G3 Newswire, 5 January 2021
Far from cowering in the corner at the prospect of the review of the UK’s 2005 Gambling Act, Aspers Chief Executive, Richard Noble, relishes the prospect. He sees it as an opportunity to level the playing field between casinos that were opened before the 2005 Act came in to force and those that came after. Casinos licensed prior to the 2005 Act are allowed a maximum of only 20 B-Type slot machines, while the stakes and prizes are severely restricted. Those licensed after the Act can have more Type-B machines. Those who are old enough will remember that when the number of “new” casinos was reduced to 8 of each type (resort, large and small) and then to none of the resort casinos just prior to the Bill being passed, the restriction in number was allowed under EU Freedom of Establishment rules, because it was justified as a test. The intent was to review the social impact after a period of time and either allow more “new” casinos or not, as the case may be. The test of social impact has never been carried out. (AT)
SBC News, 4 January 2021
The French regulator, L’Autorité Nationale des Jeux (ANJ), has pledged to ramp up consumer protections against excessive gambling and improve its protection of minors. The move follows the discovery that the number of high-risk gamblers in the country has almost doubled since 2014, from 200,000 to 370,000. Working with the Ministry of Solidarity and Health, ANJ has started to develop “a framework to reaffirm public policy objectives, as well as to promote an innovative regulatory approach to unite the actors concerned around the protection of players”. It is also working with the National Union of Family Associations’ (UNAF) to help parents recognise the risks of gambling in the presence of minors. (HGS)
CasinoBeats, 6 January 2021
The Chairman of Burnley Football Club has promised to review the club’s sponsorship arrangements with the online gaming operator LoveBet. Burnley signed the £7.5 million-per-season agreement just prior to the start of the 2019 season. Since then, online gambling sponsorship arrangements with sports teams, especially those with branding on the players’ strip, have been severely criticised in the UK media for encouraging youngsters to play. LoveBet, similar to many online-gambling Premier League sponsors, has little interest in the UK market. Their eyes are set farther east, where the prize is much larger and less competitive. (AT)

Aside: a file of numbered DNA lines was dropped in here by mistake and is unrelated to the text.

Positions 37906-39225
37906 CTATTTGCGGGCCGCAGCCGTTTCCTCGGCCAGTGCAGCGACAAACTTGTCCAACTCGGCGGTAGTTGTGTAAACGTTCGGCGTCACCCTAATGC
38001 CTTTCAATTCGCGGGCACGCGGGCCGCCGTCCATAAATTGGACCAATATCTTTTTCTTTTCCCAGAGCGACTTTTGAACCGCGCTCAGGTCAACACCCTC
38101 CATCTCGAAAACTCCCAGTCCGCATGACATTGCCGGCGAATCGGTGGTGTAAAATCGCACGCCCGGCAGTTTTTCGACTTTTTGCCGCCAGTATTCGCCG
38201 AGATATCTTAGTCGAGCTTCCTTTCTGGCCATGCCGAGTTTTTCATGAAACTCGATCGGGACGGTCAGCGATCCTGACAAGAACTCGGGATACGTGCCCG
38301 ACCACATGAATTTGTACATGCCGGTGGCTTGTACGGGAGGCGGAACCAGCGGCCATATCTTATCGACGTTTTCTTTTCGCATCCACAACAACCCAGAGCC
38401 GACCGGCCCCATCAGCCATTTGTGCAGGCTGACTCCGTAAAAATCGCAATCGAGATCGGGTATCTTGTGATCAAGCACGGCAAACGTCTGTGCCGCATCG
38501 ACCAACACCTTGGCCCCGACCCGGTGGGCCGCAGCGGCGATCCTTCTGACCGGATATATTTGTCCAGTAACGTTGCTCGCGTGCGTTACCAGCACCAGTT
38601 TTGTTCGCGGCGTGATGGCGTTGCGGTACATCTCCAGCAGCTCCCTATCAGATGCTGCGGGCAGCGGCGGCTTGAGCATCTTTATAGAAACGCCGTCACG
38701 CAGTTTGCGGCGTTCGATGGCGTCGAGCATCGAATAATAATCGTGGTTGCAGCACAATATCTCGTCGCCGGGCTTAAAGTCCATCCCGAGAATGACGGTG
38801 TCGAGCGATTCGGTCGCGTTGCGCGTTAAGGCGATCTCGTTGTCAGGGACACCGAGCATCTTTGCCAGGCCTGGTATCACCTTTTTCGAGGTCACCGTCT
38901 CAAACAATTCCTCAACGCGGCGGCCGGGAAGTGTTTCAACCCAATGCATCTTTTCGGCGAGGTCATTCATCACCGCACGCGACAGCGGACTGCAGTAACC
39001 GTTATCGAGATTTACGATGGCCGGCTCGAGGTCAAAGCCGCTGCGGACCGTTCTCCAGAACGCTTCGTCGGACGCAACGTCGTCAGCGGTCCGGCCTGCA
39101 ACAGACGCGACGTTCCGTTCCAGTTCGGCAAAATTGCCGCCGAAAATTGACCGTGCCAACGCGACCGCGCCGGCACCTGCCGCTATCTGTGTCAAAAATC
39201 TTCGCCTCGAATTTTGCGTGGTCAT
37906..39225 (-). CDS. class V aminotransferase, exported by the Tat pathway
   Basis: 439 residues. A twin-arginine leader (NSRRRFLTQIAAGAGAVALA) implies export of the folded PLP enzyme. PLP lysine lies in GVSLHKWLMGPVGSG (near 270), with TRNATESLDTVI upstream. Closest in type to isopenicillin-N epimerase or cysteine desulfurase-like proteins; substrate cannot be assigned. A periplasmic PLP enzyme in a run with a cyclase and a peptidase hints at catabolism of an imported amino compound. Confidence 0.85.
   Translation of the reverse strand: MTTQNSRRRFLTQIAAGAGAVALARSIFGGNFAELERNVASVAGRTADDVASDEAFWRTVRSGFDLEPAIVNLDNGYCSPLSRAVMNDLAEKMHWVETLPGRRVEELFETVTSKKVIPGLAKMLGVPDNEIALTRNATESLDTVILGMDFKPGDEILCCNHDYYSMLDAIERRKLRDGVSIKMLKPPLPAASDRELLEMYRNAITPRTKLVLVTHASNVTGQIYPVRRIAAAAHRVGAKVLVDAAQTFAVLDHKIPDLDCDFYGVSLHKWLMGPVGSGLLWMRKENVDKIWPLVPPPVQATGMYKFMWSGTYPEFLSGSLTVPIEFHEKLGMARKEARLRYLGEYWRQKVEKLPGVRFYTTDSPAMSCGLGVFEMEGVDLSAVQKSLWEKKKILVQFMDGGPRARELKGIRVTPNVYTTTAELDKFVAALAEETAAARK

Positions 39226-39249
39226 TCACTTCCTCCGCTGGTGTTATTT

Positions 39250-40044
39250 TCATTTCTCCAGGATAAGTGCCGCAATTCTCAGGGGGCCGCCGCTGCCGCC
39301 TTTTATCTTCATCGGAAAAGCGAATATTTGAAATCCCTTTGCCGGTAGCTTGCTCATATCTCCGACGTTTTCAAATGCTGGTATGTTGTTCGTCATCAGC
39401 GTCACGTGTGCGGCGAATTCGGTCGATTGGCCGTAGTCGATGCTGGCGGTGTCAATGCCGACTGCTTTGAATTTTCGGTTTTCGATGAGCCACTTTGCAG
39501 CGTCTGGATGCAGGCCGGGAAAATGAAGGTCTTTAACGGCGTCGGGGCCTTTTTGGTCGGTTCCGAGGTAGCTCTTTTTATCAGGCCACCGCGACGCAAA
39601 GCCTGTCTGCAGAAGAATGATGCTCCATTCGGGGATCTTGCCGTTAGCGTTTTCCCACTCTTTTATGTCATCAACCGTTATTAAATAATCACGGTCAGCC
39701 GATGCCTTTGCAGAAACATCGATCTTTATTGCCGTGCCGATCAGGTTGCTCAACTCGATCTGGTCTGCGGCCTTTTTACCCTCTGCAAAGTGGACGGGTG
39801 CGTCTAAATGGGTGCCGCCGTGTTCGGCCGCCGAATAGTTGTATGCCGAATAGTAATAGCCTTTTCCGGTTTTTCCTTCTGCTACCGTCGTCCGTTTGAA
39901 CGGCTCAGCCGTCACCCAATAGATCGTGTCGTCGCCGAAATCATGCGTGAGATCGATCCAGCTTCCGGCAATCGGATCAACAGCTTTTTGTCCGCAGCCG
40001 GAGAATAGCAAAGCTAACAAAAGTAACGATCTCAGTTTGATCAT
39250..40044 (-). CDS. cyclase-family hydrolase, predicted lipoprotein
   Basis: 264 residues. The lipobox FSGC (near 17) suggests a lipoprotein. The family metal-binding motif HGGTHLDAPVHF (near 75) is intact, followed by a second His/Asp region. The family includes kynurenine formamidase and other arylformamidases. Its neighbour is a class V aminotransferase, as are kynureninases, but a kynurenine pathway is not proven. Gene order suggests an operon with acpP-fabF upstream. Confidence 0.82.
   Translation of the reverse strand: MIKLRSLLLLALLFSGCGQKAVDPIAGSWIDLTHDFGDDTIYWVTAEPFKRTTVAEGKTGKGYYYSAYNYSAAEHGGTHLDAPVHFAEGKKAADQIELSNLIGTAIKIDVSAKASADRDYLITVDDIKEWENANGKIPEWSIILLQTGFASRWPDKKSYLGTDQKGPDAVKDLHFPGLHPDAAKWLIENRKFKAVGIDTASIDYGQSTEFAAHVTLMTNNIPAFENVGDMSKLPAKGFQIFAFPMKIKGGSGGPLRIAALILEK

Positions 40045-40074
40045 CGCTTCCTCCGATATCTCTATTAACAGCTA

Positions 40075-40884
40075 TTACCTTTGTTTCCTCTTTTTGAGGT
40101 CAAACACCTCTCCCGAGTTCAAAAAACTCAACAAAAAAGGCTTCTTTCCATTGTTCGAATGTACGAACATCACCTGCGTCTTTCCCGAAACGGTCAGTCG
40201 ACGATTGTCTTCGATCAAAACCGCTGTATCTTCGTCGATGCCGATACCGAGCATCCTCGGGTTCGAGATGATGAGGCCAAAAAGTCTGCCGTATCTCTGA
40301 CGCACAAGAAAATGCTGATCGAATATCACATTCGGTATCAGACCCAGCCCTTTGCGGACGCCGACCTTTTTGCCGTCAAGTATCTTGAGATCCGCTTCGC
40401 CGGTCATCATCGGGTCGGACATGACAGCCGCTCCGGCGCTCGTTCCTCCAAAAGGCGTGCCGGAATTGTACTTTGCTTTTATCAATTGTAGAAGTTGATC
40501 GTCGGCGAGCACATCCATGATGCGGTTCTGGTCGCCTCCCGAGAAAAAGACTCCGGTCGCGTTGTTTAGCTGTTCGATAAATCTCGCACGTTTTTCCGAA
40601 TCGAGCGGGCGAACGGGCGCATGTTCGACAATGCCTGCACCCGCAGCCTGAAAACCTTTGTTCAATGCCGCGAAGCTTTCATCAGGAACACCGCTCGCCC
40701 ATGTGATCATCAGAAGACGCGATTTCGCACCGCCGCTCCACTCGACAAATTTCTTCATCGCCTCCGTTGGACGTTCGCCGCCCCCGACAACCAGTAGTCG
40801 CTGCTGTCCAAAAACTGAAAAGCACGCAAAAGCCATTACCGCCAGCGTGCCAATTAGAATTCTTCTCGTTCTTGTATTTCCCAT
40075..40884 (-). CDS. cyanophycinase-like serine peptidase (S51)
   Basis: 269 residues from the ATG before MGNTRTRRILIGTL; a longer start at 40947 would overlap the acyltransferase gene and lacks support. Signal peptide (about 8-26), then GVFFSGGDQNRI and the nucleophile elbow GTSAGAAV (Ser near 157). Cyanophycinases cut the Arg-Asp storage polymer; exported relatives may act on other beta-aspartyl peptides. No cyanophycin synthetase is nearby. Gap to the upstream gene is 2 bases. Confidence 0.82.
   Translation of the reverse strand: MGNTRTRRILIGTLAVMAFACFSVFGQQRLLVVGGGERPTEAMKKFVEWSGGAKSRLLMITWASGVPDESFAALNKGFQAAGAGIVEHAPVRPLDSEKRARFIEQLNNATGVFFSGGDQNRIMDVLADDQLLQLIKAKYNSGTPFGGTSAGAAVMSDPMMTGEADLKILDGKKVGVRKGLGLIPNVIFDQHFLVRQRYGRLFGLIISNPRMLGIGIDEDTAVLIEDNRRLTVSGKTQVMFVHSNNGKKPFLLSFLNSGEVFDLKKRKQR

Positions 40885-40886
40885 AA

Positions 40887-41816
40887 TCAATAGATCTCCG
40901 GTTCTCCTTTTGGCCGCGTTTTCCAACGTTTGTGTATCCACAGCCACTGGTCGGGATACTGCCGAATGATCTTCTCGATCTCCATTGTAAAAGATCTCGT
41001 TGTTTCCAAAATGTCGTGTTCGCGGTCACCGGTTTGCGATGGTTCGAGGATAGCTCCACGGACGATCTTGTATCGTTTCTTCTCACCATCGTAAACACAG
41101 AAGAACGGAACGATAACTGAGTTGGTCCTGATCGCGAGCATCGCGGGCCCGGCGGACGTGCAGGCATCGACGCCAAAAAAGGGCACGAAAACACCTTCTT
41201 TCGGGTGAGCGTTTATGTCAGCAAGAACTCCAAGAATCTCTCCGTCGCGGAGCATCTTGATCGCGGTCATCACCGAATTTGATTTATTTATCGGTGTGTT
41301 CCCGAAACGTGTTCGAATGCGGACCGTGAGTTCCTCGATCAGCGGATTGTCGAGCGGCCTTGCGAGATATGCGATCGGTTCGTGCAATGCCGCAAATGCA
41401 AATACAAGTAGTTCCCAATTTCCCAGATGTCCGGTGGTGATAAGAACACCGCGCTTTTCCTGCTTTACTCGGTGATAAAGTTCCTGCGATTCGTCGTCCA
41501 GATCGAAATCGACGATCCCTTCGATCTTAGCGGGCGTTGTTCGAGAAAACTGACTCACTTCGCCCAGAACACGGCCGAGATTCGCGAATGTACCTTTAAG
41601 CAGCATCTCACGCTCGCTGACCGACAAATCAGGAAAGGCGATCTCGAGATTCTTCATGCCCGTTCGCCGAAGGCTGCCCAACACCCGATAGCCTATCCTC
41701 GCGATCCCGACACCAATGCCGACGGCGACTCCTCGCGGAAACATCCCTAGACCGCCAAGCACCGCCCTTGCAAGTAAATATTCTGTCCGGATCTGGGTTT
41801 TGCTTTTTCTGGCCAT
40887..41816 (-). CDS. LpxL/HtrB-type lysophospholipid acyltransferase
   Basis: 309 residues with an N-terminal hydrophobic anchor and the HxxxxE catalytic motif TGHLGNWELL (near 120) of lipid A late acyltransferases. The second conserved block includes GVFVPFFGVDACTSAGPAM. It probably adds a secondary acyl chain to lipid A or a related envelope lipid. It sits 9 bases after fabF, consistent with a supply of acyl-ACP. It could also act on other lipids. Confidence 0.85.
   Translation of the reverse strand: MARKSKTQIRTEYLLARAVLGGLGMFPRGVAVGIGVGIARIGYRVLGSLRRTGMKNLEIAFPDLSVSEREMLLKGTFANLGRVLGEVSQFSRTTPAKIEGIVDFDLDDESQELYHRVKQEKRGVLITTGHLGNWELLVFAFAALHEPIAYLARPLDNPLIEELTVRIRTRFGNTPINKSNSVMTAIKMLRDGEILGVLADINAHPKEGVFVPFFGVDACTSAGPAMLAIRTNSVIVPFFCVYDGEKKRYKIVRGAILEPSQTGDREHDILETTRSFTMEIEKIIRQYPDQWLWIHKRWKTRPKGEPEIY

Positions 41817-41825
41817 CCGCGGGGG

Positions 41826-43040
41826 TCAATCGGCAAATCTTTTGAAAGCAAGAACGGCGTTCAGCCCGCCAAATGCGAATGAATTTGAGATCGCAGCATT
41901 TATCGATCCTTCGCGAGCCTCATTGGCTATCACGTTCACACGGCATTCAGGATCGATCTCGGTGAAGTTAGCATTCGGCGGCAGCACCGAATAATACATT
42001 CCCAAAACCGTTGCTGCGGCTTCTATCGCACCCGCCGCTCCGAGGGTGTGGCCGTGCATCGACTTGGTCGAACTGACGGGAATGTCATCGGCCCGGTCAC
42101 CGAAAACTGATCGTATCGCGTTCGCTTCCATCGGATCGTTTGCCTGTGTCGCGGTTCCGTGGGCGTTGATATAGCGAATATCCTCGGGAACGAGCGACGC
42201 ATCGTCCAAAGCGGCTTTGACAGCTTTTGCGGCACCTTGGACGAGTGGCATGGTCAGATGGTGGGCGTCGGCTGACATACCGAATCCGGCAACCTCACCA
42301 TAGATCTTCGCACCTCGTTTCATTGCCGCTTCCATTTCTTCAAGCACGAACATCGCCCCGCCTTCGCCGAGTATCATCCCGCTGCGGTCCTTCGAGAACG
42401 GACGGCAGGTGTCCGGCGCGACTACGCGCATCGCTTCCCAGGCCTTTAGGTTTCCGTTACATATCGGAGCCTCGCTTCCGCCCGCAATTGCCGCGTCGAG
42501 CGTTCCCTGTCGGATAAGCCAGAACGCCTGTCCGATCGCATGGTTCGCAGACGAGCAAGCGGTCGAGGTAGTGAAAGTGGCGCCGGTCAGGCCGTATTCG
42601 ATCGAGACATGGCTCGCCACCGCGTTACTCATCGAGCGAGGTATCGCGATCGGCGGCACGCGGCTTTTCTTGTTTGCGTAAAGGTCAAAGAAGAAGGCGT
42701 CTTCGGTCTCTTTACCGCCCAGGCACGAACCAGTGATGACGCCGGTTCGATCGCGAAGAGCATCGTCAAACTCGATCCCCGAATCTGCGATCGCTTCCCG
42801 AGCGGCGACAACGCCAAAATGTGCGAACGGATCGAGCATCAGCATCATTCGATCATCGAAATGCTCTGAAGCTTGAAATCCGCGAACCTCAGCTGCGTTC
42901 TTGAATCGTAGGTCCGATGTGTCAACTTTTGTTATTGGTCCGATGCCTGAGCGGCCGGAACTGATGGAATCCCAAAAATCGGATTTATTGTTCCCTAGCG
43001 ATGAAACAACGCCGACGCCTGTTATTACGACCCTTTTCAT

Gambling Insider, 4 January 2021
Affiliate Better Collective has increased its stake in responsible-gambling-solutions provider Mindway AI by 70%, following its acquisition of a 19.99% stake in September 2019. Mindway AI’s founder Kim Mouridsen holds the final 10% of shares in the company. Better Collective CEO Jesper Søgaard said he envisioned Mindway AI’s technology playing “an increasingly important role” as responsible gambling becomes an increasing priority across the industry. Following the acquisition, the company will operate independently within the Better Collective Group, with Rasmus Kjærgaard continuing as CEO and Mouridsen remaining chief scientific officer. (HGS)
This report is edited by Andrew Tottenham and Deke Castleman
Tottenham & Co